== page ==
Entrepreneurs at Springboard Enterprises' boot camps learn pretty fast that making a verbal pitch to investors is very different from submitting a written business plan. A good pitch puts the basic plan to music (through anecdotes, props, slides) and arranges the music in a way that is pleasing to investors' ears. If you think you have the right stuff, you may want to apply directly to Springboard or another venture-capital forum. If your pitch needs work, here are seven good practices gleaned from Springboard's most recent New England boot camp, held at Babson College, in Wellesley, Mass.
1. Write every single word for investors. So says Andrea Silbert, cofounder of Springboard and CEO of the Boston-based Center for Women & Enterprise. "You want to answer their questions, not push your information on them," she says. VCs ask the same basic questions: What's the opportunity? How will you be profitable? How can I as an investor get some of those profits? Silbert says she's seen too many presentations in which product details take center stage and everything else "is crammed into a couple of slides."
2. Make yourself familiar. Elizabeth Riley, an adjunct professor at Babson's Arthur M. Blank Center for Entrepreneurship, advises that you put yourself in one of the categories VCs have invested in, such as "faster/better/cheaper." Don't tout a "unique" product -- "unique" is associated with "small" and having a product rather than a business, she says. Above all else, VCs want to see proof of the concept. "It's good if people need it -- and even better if customers couldn't live without it," Riley says. In other words, don't just spell out the product benefits. "Put a dollar amount on the pain or savings to the customer," says Kim Marinucci, a speech coach for Winning Pitch.
3. Think bigger, much bigger. Don't think that VCs have lowered their expectations just because of the dot-com debacle. Today they want to see companies with an "addressable" market of $1 billion or more. You need to provide a three-year forecast and to detail your assumptions about unit sales and the customers required to get there. And you need to support all of that with facts. "Before it was about telling the story," says Amy Millman, president of Springboard. "Now it's about telling the financial story."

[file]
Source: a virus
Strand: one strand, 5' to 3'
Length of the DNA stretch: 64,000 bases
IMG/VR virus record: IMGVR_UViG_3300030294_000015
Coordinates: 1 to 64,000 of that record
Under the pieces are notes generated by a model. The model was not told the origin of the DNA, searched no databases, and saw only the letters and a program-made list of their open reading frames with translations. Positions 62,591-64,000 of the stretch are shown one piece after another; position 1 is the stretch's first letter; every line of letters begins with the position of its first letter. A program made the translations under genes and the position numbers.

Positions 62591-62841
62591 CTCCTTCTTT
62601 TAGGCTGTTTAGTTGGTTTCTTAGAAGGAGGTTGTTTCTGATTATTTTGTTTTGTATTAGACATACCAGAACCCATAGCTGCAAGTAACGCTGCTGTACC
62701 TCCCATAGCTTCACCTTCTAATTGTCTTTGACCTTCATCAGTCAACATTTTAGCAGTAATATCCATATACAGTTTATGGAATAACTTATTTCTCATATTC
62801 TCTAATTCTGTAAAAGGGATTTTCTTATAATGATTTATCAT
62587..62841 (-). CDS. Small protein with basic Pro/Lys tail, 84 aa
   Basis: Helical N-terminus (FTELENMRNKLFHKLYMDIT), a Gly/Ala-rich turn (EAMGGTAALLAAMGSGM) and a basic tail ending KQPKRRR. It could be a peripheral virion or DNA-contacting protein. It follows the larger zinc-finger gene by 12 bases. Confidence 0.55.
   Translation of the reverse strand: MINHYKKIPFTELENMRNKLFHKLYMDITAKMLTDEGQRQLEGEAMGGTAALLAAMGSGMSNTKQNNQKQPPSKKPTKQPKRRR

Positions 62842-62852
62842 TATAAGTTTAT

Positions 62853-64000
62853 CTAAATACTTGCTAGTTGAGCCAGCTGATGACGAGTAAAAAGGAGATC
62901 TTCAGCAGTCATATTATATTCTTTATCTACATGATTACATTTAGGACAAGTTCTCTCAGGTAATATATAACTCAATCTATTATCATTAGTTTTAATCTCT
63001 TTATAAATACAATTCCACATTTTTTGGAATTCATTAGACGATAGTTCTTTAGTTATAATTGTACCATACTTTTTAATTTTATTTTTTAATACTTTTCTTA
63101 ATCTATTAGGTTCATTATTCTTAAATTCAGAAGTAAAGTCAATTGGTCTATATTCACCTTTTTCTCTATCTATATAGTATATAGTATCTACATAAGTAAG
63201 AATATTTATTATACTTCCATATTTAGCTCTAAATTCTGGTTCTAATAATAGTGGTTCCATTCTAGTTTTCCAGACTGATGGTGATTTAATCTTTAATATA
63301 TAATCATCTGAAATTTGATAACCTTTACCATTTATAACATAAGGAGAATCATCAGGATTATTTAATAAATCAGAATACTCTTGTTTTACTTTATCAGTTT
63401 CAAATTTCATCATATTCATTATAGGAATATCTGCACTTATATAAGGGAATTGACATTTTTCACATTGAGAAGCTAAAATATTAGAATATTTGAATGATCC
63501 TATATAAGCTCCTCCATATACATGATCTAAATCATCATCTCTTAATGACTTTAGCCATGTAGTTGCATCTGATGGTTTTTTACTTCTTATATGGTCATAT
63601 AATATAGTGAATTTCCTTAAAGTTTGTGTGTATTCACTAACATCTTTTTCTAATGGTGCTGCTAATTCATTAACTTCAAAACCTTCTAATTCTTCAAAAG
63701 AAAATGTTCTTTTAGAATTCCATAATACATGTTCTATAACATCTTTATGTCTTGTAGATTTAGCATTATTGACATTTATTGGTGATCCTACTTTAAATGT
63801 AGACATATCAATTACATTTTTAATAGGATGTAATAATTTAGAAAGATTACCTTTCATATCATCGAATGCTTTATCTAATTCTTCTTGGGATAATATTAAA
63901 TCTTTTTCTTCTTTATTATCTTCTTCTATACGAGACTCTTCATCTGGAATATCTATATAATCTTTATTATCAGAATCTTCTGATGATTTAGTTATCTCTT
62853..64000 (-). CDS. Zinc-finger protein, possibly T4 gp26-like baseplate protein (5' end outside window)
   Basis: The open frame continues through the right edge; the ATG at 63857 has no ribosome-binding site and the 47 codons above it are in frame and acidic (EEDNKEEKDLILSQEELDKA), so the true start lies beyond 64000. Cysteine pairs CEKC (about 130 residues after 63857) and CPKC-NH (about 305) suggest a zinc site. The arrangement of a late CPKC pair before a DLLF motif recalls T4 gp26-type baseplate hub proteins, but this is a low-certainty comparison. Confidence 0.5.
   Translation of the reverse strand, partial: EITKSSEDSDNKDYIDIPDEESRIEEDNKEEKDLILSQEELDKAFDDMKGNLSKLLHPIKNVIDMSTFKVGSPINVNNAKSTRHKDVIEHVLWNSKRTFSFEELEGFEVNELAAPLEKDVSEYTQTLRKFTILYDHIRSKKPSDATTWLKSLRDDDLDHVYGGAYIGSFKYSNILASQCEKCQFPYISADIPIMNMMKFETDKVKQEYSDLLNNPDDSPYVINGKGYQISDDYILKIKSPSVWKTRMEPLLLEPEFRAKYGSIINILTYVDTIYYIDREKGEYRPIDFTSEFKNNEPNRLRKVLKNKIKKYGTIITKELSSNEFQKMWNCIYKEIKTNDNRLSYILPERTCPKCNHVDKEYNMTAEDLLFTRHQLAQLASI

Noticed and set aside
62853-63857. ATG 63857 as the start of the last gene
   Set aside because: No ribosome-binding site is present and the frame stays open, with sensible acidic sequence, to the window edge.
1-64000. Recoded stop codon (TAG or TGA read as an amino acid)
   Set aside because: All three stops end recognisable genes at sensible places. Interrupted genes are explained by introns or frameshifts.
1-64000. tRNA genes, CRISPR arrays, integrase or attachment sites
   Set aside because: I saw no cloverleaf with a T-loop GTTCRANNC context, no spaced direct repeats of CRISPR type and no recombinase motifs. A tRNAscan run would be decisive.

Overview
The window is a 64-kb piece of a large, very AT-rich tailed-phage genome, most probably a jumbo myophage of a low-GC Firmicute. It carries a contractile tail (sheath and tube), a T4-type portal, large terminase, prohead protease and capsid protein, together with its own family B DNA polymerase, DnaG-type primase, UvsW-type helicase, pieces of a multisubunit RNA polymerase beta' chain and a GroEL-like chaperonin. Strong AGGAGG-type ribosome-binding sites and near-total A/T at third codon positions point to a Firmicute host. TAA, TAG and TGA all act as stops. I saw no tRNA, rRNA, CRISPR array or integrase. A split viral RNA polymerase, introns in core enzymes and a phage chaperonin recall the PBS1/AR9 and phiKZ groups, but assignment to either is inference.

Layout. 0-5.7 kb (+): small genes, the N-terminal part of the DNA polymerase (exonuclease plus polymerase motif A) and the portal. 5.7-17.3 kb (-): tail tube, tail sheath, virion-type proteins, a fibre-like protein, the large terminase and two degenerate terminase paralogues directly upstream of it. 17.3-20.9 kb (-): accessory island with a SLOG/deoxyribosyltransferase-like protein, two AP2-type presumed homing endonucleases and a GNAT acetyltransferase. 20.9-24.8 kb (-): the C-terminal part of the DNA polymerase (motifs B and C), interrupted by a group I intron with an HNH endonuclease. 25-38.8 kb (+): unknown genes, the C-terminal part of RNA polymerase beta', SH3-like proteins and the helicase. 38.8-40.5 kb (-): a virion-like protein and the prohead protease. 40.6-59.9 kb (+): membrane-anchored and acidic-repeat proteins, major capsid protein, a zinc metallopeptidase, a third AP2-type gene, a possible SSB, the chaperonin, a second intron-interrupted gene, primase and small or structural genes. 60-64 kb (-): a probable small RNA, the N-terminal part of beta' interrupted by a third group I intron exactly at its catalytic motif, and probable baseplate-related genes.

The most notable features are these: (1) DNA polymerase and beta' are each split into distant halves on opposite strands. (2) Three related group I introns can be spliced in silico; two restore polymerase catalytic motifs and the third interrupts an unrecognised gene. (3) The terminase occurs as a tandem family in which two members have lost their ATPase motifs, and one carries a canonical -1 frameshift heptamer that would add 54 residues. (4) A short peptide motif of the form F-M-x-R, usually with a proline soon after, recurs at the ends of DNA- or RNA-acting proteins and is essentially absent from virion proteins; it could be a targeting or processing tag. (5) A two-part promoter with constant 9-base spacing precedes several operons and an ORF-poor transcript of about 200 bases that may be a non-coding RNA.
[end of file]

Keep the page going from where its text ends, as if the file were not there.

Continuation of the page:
4. Play up your experience even if you're not the CEO. If you're the one speaking, you're the most important person on the management team at that moment. The investors are listening to you. So don't forget to talk about the accomplishments that demonstrate your value. (At the first Springboard boot camps a few years ago, women entrepreneurs often failed to mention themselves at all, Millman says, but they had no problem talking about the rest of the management team.)
5. Justify every penny you want to raise. The details show that you're a good manager. What exactly do you want to do with the money? "When you're really granular, VCs are more likely to give you more money," says Nelson Stacks, a venture capitalist at international VC firm 3i Capital. "The more granular you are with what you need for each milestone, the better you'll do," he adds. By the way, don't try to say what you think your new round of financing will be valued at -- that's not appropriate in a 10-minute presentation.
6. Tell investors whom you'd like to hire and why, and put a price tag on the talent. It's OK that you don't have a full management team today. "VCs want to help pick people who are going to make money for them," says Experience.com's Jennifer Floren, a successful Springboard alum who has raised millions in VC funding for her online recruiting company. She says that when her company was a spanking new start-up with no customers, VCs invested in her management team's ability to execute.
7. Think about multiple exit strategies. Since an initial public offering isn't likely, you need to find competitors with comparable numbers for the purpose of a sale. "Figure out who would acquire you," says Andrea Teichman, a member of Hill & Barlow's technology and emerging companies practice group and venture capital and private equity practice group.
Susan Greco (firstname.lastname@example.org) is a senior writer at Inc and coauthor of a new book, Customer Chemistry, How to Keep the Customers You Want -- and Say "Good-bye" to the Ones You Don't (McGraw-Hill, 2002).